How much of your salary you decide to put into your savings account will completely depend on your bills, your lifestyle and how much you are willing to ‘give up’ in order to reach your financial goal. We all have different circumstances so you need to find an achievable figure that works for you.
I currently save 42% of my salary each month. Figuring out your ideal monthly savings figure can take some time- you need to first work out exactly what your rent and bills are, and what your average spending is like each month. Setting a budget can really help you to plan where you want your money to go and will reveal areas of expenditure that you might want to cut down on to free up more money for saving for a house deposit.
I know that saving 42% of my salary sounds like a lot, and it is a lot. But it’s also important to note that I do allow for some flexibility on this- if I want to spend money on a holiday, for example, I will decrease the amount that I save into my ‘house deposit fund’ and spend it on a holiday that month instead. It’s also worth noting that I love a side hustle, and this brings me extra income every month, however big or small the amount- but more on that later.
I have made some sacrifices to get to a 42% savings rate- I love clothes and fashion, but for the last few years I have seriously cut back on spending in this area. To me, my money looks better in my savings account than in my wardrobe at the moment. It’s working out what you can sacrifice, and what you can’t. I couldn’t sacrifice travelling or spending money on flights to see my family, and my budget reflects this.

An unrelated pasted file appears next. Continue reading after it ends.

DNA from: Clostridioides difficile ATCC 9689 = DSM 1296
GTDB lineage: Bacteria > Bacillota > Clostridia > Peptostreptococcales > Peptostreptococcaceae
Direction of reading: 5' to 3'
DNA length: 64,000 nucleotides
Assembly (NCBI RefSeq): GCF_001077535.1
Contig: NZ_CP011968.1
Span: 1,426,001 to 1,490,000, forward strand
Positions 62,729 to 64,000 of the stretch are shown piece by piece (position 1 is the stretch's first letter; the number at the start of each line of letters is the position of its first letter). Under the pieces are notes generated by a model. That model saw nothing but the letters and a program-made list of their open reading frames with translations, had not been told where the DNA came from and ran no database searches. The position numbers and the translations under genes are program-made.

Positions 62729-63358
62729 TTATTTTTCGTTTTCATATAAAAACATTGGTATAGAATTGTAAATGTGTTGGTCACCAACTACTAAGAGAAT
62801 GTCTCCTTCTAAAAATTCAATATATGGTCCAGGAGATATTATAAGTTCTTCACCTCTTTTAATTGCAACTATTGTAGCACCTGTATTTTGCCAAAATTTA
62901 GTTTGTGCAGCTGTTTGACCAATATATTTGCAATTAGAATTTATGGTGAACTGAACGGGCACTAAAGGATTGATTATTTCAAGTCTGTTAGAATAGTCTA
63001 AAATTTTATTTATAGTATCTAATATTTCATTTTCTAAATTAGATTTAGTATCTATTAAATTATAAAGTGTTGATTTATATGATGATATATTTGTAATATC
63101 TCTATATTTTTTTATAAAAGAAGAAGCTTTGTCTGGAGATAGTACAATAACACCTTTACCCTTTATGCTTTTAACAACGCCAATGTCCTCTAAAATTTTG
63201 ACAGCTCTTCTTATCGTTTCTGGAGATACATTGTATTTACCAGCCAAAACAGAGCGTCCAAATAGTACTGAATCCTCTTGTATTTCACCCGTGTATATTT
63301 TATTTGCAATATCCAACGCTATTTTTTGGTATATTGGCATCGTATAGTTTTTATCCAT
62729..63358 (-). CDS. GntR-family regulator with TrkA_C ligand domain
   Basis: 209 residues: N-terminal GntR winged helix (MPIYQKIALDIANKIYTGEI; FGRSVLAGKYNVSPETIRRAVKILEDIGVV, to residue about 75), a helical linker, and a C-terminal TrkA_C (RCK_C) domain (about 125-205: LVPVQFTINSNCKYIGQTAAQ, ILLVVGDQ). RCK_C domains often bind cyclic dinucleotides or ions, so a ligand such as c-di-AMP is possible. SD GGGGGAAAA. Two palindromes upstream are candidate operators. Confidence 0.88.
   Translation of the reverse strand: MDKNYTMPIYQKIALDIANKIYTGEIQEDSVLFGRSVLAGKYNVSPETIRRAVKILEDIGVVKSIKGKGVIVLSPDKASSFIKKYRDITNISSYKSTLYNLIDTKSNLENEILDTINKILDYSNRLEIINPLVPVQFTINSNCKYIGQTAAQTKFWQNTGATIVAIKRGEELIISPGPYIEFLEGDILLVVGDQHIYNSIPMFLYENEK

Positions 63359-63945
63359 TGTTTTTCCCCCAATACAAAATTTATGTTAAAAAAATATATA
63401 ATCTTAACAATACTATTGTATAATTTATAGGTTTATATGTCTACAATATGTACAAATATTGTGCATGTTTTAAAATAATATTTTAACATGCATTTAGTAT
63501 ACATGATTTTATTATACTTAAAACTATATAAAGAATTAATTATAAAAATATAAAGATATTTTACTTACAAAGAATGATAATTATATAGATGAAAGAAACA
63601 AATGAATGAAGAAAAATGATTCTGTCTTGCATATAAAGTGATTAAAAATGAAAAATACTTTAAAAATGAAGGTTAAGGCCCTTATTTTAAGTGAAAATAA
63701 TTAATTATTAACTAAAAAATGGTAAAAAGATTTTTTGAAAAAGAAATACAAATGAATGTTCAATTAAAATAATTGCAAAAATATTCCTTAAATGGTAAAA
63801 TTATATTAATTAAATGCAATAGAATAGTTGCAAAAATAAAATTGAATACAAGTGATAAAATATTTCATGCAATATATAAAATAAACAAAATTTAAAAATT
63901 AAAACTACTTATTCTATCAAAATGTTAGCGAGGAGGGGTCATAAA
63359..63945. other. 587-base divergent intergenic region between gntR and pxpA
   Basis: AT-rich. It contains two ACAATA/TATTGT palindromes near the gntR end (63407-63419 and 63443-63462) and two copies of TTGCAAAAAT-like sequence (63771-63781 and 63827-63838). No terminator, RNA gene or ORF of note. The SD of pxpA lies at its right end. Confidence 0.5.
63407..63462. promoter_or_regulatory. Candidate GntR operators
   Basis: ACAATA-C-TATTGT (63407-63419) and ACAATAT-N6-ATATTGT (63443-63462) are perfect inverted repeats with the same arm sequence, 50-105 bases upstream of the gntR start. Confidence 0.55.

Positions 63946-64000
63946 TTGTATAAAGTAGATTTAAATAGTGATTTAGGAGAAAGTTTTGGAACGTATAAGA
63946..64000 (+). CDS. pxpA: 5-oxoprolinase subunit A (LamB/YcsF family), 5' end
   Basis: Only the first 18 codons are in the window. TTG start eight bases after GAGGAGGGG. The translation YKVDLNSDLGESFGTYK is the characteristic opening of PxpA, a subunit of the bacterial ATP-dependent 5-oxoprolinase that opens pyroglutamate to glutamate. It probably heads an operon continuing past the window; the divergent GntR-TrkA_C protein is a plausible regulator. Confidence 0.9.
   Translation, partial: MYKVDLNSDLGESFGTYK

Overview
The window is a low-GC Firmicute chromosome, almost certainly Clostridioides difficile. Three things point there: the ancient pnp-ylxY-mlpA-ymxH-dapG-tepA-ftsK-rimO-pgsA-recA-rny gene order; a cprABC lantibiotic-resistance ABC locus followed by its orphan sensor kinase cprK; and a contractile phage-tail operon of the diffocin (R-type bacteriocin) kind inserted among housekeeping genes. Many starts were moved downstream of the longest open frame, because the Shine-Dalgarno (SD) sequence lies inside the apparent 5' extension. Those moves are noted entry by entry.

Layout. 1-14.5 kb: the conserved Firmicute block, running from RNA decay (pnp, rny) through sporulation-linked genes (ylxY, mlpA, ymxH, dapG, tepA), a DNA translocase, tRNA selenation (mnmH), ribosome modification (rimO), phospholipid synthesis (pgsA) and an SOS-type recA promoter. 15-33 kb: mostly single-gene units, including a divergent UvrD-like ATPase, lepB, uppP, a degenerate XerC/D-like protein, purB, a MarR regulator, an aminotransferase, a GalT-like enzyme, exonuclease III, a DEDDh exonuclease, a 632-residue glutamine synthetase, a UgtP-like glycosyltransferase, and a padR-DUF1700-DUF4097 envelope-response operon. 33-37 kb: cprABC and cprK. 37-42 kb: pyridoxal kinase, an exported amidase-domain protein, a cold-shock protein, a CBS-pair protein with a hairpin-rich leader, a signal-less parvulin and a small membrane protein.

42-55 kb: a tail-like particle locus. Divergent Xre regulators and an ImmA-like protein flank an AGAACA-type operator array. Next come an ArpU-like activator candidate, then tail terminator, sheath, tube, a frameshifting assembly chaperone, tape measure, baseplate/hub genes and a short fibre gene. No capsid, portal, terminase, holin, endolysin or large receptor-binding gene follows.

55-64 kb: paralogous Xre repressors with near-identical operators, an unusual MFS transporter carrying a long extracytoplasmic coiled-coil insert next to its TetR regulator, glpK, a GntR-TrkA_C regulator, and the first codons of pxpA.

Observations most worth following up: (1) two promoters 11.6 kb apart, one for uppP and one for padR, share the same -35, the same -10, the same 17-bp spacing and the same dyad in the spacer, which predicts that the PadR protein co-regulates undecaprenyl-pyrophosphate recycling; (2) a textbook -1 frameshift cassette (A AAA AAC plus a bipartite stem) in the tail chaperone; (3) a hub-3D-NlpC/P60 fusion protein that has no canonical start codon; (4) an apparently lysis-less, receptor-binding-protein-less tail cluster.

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Open a Help to Buy or Lifetime ISA
I mentioned earlier that my partner’s parents have a Help to Buy ISA set up for him, which they have actually recently changed to a Lifetime ISA. This ISA will mean that we receive £3k on the £12k savings from the government as we are first time buyers.
I also have a Lifetime ISA, where you can deposit up to £4k a year, and the government will top it up by £1k. So essentially, for every £4 you put into a Lifetime ISA, the government will give you £1. I opened my Lifetime ISA last February in a last minute bid to get that government bonus on my £4k before the end of the financial year. You need to send in several official documents as proof of address- I was very short for time and didn’t have much in the way of official documents. I was so keen to get that bonus that I sent in my cervical smear results as my proof of address, and it worked! The £1k was worth the funny look I got from the man signing my documents at the post office.